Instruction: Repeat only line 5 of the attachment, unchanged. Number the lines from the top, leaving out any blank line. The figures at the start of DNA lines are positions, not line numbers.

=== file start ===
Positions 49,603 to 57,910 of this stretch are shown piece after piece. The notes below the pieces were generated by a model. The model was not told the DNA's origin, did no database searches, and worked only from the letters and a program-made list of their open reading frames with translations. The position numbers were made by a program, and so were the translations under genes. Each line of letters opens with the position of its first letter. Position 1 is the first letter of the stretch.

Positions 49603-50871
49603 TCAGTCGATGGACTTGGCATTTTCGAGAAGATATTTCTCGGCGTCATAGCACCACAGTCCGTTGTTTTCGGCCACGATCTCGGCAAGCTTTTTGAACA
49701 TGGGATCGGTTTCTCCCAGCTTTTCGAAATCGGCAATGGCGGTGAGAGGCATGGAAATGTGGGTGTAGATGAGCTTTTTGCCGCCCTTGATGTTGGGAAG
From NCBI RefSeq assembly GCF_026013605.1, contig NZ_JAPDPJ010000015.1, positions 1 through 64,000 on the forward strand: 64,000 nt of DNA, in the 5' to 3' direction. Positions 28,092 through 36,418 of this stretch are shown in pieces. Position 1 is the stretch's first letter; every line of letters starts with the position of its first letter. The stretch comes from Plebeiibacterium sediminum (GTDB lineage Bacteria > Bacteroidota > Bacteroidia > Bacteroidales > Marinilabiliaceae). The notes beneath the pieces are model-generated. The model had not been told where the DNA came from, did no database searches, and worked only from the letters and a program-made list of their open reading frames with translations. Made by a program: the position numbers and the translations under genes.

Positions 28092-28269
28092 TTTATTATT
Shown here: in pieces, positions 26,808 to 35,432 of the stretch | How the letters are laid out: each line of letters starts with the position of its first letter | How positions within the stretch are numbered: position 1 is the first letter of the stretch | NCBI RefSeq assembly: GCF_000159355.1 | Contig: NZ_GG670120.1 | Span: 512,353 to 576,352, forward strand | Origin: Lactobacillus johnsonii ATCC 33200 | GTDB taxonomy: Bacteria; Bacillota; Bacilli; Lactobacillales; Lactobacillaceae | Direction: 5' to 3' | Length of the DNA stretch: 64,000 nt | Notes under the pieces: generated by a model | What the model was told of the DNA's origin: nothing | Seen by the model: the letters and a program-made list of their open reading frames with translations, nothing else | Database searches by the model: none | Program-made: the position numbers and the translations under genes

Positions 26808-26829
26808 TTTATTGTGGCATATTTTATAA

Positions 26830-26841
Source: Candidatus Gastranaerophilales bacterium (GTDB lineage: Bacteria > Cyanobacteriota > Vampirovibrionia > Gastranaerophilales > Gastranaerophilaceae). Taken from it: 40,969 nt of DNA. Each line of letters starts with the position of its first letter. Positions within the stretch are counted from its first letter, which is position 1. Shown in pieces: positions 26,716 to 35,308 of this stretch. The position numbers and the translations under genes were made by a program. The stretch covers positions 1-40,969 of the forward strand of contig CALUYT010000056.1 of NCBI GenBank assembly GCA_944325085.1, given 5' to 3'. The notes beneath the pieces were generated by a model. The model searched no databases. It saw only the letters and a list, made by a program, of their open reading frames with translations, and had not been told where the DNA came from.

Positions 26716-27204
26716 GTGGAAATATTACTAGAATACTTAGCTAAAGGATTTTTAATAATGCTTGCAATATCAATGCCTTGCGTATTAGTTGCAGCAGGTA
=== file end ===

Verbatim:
From NCBI RefSeq assembly GCF_026013605.1, contig NZ_JAPDPJ010000015.1, positions 1 through 64,000 on the forward strand: 64,000 nt of DNA, in the 5' to 3' direction. Positions 28,092 through 36,418 of this stretch are shown in pieces. Position 1 is the stretch's first letter; every line of letters starts with the position of its first letter. The stretch comes from Plebeiibacterium sediminum (GTDB lineage Bacteria > Bacteroidota > Bacteroidia > Bacteroidales > Marinilabiliaceae). The notes beneath the pieces are model-generated. The model had not been told where the DNA came from, did no database searches, and worked only from the letters and a program-made list of their open reading frames with translations. Made by a program: the position numbers and the translations under genes.